Are you a medical marijuana patient facing state charges in Hawaii?
If you are arrested for a marijuana offense and the prosecutor files charges, you will first face an arraignment, where you will plead guilty or not guilty. If you plead not guilty, you will have various motions hearings and eventually you may go to trial before a jury or judge, and the process may take a significant amount of time. Use a Public Defender or private attorney, and feel free to have her or him contact us at email@example.com to discuss trial strategy.
Hawaii's S.B. 862 HD1 (click Next 7 times to see full bill), a statutory bill, was originally passed by the Hawaii legislature on June 14, 2000 (and was the first non-initiative medical marijuana law to do so) and in 2008, the legislature was considering H.B. 2675 to modify the law.
State law allows a patient with a written certification (also known as a recommendation) and a Department of Public Safety registry identification card and a primary caregiver to collectively possess 1 oz. of processed bud, 3 mature plants, and 4 immature plants.
The Department of Public Safety registry identification card is mandatory in order to assert a medical marijuana affirmative defense in state court (although the "choice of evils" defense remains law as well), and a valid written certification must note that the patient was examined "in the context of a bona fide physician-patient relationship", that the patient has been diagnosed with a "debilitating medical condition", and that "the potential benefits of the medical use of marijuana would likely outweigh the health risks" for the patient.
A medical marijuana patient may have 1 primary caregiver (a person "who has agreed to undertake responsibility for managing the well-being of the qualifying patient with respect to the medical use of marijuana") who may serve only 1 patient at a time. In Hawaii, a "debilitating medical condition" is:
Hawaii's authorization for patients to use marijuana does not apply to the medical use of marijuana in a school bus, public bus, or any moving vehicle; in the workplace of one's employment; on any school grounds; at any public park, public beach, public recreation center, recreation or youth center; or other place open to the public. Distribution can only occur from a caregiver to a patient.
For more information, see How to Become a Patient in Hawaii.
Another important resource is the Hawaii Department of Public Safety website, which has a Medical Marijuana Patient Information Packet that includes a helpful FAQ. Sadly, the Department of Public Safety has one black mark on its record, as, on June 27, 2008, an employee inadvertently sent the private information on the state's 4,200 patients in the registry identification card database to the Hawaii Tribune-Herald (which did not release it). Nonetheless, the Department stated, after the fact, that its information technology personnel had since isolated the patient list and added other internal controls to prevent it from being mistakenly released in the future.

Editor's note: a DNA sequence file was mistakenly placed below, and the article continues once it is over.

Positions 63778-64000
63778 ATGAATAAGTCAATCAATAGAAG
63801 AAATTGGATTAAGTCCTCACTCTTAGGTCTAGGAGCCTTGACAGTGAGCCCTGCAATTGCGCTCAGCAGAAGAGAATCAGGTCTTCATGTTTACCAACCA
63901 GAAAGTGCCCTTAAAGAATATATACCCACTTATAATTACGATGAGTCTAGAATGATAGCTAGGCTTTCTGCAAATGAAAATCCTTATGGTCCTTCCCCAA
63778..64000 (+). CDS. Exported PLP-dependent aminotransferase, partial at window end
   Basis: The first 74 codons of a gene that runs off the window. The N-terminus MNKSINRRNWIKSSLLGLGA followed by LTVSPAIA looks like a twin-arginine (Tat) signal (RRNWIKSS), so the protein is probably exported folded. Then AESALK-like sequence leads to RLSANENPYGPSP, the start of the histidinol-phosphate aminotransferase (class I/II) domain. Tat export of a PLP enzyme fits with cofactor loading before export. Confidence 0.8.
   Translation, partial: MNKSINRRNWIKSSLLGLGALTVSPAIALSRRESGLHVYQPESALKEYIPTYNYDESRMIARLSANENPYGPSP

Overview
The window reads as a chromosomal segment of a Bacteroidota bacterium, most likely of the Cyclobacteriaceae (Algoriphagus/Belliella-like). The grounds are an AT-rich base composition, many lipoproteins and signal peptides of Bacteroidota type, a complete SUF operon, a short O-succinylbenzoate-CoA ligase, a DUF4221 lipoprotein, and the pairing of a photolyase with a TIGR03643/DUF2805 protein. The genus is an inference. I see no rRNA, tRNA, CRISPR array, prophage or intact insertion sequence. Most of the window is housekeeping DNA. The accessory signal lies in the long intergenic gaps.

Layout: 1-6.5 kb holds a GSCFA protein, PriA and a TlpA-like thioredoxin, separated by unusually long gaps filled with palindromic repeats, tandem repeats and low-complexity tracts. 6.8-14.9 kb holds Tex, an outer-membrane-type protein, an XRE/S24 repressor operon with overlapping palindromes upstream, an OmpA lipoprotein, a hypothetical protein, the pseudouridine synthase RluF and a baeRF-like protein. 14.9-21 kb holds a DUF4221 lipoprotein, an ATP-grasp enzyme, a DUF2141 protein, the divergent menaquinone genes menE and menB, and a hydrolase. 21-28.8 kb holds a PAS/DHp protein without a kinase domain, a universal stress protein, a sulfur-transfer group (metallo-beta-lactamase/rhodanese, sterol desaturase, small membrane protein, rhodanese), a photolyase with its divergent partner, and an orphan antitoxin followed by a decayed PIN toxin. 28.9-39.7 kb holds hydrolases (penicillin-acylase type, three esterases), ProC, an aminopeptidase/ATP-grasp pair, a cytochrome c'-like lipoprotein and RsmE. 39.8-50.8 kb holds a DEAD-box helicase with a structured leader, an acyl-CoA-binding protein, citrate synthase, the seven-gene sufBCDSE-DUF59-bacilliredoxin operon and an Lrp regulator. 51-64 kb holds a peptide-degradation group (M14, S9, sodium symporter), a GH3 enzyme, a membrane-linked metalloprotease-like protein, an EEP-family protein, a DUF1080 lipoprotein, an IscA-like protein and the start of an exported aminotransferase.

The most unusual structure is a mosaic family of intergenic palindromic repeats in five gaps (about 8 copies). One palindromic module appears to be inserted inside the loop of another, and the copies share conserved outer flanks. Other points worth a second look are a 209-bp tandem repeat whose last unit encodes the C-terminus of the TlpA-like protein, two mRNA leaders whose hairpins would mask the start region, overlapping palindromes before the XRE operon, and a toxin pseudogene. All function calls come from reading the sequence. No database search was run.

There are also great resources on the Drug Policy Forum of HI website, including this great booklet, which has an FAQ and a copy of the law. Also see Patients Without Time, a Maui county organization.
Additionally, Hawaii's statute mandates that: "Marijuana, paraphernalia, or other property seized from a qualifying patient or primary caregiver in connection with a claimed medical use of marijuana under this part shall be returned immediately upon the determination by a court that the qualifying patient or primary caregiver is entitled to the protections of this part, as evidenced by a decision not to prosecute, dismissal of charges, or an acquittal; provided that law enforcement agencies seizing live plants as evidence shall not be responsible for the care and maintenance of such plants." Hawaii Revised Statutes § 329-127.
Therefore, patients should demand their property back if it is wrongfully seized. For more information on how this type of process works in California, take a look at our Return of Property page. You and your Public Defender or private attorney can research whether your state has a Return of Property process and special proceedings in Criminal Court, and you can attempt to apply the reasoning of the California Motion for Return of Property, and create a similar Hawaii motion. For more information on filing this motion, contact ASA's Legal Services Coordinator.
Another interesting note in Hawaii law is intra-island transportation. While under state law, with a registry identification card, a patient can transport medicine within the state of Hawaii. However, because Hawaii is made up of many non-contiguous islands, a major problem is presented, as many patients need to fly between islands. While transporting marijuana is always against federal law, when a patient boards a plane, he or she must be screened through a metal detector by the Transportation Security Administration, a federal agency, and that patient runs an extremely high risk of being arrested and possibly charged, either under federal or possibly state law. Another way for patients to travel between islands is by public ferry or private boat, which presents a lower risk of negative consequences for the patient.
Make sure you give all of this information to your Public Defender or private attorney and discuss it with her or him, and also that you and your lawyer continue to research whether there is any new caselaw in your state regarding medical marijuana. For information about how to find a lawyer familiar with medical marijuana law in your state, contact local activists to see if they have any information at Local Resources.